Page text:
Chris Martin. Photo Reuters
The last time New Zealand played in Port Elizabeth, Chris
Martin was just starting a test career now entering its 13th
He's the only survivor from that seven-wicket loss in 2000
among the New Zealand squad trying against huge odds to
square the two-test series starting at St George's Park on
The country's third-highest test wicket taker with 233,
Martin took five wickets in the second test in a career 71
matches old. South African veteran Jacques Kallis is the only
other player still going around from that match, his
contribution being 12 and 23.
The word on the pitch here is that it's likely to be slower
than Cape Town and tend towards the lower side in the bounce
Martin's recollections of the only other game he's played at
the ground are dim.
"It was on my first tour and my wheels would have been
spinning and I probably can't really remember the track," the
lean 38-year-old said.
"I remember it being pretty slow and, if you bowled a dead or
soft length, then it sat up nicely to get hit. You learn
quite a lot on those wickets and the bowlers will have to
work a lot harder to get their wickets."
There's been no test played at St Georges since 2007. Of the
23 played in the city since 1889, South Africa have won only
eight and lost 11 so it hasn't exactly been a banker of a
venue for the home team.
One of New Zealand's most successful overseas tours, to South
Africa in 1961-62, ended in a series-levelling 40-run win on
New Zealand have had a recent look at the ground, however. It
was the venue for the third and final T20 game last month,
which South Africa won by 33 runs.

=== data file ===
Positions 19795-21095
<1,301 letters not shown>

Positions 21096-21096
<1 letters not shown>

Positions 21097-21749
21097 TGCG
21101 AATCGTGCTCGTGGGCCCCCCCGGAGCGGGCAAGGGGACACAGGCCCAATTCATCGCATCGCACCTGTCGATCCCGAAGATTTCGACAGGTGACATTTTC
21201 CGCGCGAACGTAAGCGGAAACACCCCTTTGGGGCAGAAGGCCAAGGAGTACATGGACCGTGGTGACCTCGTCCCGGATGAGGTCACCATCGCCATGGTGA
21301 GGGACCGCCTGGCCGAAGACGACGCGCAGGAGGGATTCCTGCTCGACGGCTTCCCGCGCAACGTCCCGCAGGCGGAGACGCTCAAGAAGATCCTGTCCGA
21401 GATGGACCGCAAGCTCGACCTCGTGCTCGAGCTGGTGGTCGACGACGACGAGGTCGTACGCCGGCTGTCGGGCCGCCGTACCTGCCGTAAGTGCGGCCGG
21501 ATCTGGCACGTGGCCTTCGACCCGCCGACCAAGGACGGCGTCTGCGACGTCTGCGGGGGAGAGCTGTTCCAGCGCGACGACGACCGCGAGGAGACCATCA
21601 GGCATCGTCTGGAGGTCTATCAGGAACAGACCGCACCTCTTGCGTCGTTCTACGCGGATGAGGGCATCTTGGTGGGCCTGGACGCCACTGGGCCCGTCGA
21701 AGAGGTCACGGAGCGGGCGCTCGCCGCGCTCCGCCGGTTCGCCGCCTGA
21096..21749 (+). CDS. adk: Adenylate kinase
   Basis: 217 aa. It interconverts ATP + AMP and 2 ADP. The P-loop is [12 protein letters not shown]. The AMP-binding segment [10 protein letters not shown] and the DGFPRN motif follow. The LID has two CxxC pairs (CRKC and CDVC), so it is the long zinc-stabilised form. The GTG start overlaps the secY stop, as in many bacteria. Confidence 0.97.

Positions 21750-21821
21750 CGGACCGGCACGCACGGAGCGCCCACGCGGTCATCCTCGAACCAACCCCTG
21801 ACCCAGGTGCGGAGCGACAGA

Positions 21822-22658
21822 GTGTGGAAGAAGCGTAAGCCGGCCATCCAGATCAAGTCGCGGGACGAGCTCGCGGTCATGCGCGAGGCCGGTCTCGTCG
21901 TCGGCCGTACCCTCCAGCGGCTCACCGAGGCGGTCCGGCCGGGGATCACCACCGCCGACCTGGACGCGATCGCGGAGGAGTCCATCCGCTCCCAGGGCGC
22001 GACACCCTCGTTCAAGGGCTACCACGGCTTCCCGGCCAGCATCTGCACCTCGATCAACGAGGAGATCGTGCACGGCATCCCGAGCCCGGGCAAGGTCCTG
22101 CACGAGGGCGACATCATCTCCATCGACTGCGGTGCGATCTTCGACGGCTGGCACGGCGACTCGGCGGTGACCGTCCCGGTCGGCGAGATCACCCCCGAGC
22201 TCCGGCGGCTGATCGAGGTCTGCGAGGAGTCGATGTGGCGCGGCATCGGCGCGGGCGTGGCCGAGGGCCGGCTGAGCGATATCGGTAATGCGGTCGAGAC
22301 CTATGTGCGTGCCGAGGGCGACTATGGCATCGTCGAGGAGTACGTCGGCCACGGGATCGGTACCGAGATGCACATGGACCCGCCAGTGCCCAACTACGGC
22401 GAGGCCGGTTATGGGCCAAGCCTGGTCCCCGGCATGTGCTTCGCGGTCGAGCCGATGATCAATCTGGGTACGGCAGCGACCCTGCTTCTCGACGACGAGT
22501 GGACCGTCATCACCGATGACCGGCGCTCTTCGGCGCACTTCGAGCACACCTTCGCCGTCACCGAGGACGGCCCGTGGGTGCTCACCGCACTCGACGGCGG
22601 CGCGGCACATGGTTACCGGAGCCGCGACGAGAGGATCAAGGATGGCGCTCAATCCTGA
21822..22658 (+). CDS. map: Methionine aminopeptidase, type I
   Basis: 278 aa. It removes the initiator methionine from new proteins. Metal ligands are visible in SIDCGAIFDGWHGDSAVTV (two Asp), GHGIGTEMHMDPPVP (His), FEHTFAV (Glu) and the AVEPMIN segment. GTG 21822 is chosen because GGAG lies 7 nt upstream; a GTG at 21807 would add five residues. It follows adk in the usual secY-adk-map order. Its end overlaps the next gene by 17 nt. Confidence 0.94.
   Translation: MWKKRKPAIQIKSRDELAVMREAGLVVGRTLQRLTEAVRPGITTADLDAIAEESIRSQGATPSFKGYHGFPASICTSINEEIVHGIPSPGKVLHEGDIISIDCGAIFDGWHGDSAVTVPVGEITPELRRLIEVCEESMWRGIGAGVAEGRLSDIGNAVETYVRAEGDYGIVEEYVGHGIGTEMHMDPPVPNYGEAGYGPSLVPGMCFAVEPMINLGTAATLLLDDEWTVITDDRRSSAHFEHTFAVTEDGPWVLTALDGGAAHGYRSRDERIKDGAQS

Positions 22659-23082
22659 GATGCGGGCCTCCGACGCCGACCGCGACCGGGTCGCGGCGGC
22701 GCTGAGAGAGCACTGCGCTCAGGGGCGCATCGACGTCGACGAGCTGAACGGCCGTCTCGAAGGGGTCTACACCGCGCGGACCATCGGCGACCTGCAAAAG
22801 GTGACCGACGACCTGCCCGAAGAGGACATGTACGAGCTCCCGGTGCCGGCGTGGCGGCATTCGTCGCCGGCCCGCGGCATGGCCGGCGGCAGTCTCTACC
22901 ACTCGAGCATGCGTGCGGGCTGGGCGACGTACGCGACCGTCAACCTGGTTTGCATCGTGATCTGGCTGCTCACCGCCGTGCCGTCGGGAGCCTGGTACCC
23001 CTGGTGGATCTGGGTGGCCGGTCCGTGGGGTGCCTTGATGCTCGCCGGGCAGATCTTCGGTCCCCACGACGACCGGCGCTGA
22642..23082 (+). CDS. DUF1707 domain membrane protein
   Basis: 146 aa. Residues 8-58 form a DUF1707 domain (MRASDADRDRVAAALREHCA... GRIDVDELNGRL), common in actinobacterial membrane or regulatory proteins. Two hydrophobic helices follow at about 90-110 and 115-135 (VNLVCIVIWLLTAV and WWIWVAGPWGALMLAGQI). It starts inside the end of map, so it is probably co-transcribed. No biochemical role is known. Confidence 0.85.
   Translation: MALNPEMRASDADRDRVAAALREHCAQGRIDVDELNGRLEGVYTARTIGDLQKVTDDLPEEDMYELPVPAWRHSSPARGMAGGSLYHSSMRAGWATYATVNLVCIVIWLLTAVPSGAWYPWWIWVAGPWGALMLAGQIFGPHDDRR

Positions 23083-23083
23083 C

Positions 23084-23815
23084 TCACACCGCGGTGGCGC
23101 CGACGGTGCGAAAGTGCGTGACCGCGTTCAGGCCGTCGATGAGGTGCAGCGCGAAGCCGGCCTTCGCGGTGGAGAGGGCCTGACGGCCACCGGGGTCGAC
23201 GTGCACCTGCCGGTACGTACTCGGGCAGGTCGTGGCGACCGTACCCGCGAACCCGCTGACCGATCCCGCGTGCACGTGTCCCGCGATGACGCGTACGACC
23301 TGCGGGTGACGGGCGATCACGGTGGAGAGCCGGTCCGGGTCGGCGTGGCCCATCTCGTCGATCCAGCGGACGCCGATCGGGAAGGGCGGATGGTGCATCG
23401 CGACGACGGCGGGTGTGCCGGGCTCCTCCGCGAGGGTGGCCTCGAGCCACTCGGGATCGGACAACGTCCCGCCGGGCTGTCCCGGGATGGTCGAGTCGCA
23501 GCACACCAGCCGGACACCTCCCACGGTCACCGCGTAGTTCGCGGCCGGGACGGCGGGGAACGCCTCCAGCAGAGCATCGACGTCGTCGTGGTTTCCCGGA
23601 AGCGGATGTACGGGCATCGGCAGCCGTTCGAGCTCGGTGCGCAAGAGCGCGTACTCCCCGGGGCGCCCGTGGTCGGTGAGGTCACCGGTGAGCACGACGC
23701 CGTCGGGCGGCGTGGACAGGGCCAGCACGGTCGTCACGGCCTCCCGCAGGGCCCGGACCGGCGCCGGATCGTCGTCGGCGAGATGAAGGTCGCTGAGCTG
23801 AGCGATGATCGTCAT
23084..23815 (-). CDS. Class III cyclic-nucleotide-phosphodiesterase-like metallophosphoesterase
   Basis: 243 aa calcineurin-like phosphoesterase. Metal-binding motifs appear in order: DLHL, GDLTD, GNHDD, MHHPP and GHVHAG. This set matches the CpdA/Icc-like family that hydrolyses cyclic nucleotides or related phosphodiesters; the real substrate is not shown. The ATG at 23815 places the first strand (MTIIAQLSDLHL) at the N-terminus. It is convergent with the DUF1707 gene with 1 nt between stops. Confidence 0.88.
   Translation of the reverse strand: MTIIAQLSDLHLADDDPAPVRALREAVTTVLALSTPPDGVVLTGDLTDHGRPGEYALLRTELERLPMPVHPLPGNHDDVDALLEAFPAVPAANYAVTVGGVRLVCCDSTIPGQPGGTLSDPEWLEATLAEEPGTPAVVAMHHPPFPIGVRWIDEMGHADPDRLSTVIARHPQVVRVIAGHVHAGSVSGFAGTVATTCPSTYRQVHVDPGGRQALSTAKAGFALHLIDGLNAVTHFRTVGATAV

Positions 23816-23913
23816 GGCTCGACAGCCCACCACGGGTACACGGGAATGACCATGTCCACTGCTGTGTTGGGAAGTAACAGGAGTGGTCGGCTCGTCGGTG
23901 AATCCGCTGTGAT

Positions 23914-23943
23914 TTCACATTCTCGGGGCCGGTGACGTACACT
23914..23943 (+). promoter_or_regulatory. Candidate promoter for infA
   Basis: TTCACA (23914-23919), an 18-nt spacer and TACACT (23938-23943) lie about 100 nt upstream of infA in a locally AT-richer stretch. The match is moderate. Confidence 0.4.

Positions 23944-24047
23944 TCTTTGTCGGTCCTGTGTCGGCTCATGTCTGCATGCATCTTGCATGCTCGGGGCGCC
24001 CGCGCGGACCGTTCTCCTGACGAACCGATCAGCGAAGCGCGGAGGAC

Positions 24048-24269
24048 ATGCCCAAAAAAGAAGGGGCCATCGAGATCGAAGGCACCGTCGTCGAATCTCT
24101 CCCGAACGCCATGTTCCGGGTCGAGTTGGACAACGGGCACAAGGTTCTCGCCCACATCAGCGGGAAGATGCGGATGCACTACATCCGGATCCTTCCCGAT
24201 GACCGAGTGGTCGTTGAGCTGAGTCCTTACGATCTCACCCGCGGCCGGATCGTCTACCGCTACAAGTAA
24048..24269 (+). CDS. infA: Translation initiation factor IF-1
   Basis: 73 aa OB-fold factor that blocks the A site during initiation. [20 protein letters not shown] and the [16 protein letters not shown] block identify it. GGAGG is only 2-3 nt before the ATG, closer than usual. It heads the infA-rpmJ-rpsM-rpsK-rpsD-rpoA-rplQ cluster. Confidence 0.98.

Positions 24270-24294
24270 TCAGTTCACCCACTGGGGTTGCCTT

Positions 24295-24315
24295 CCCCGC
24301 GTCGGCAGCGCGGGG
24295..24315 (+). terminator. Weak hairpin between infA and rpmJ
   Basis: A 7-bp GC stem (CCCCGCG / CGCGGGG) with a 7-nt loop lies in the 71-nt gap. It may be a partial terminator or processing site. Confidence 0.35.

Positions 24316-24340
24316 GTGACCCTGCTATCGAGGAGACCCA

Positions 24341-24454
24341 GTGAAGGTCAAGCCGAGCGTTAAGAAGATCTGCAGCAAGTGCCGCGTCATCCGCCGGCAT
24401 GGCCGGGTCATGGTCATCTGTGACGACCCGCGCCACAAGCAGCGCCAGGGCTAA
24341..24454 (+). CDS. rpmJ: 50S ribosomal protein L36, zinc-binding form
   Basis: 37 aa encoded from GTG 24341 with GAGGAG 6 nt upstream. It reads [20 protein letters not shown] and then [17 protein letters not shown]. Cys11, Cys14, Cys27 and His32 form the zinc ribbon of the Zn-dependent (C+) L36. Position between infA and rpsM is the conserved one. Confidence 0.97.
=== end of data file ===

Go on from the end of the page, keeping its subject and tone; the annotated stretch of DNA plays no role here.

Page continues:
It didn't look like a five-day pitch, but then groundsmen go
about their preparations for different versions of the game
in different ways.
"It looked pretty dry," was Martin's assessment.
He is among a group of bowlers trying to simulate as best
they can what New Zealand's batsmen will face this week.
The innings defeat in Cape Town, which featured the
embarrassing 45 all out in the first innings, gave them a
good insight into the relentlessness and pace of the South
The nets obviously can't replicate the experience of coping
with Dale Steyn, Vernon Philander and Morne Morkel,
respectively the world No 1, 2 and 8-ranked bowlers.
"It's very hard to imagine facing Steyn and Morkel and
Philander in the nets but, as a group of bowlers, we're
trying to lift the ante against our batsmen to make sure they
get what they need out of training with a little bit more
hostility and aggression," Martin said.
"Overall you can walk away from a training if you've trained
like that and feel more ready to deal with the fight.".
That Cape Town test was over before tea on day three. So days
four and five involved tough training sessions to at least
"You've got to expect to turn up on day four and five and put
in the hard yards," Martin said. "Turning up and giving quite
a lot in the nets has been beneficial and also gives the guys
an understanding of how much more work they need to do to get
those games going into the last day.
"Now we know the challenge, intensity and attitude we bring
to training has to be as close to a test match as possible."
Meanwhile, although all is progressing smoothly for world No
1 South Africa on the field, it's not entirely plain sailing
Cricket South Africa's acting president Willie Basson is
tipped to resign next week after his alleged involvement in
South Africa's apartheid era chemical warfare project was
A new CSA board is to be appointed next month and there is a
dispute over the makeup of the board.
Recommendations from the Nicholson Inquiry into the running
of cricket in the country last year called for five
independent directors on an 11-member board.
But the South African Sports Confederation and Olympic
Committee - the governing body for the country's sporting
codes - is unhappy with that breakdown. They don't want that
many independents and don't want an independent chair as the
Nicholson recommendations stipulate.
- David Leggat of the New Zealand Herald in Port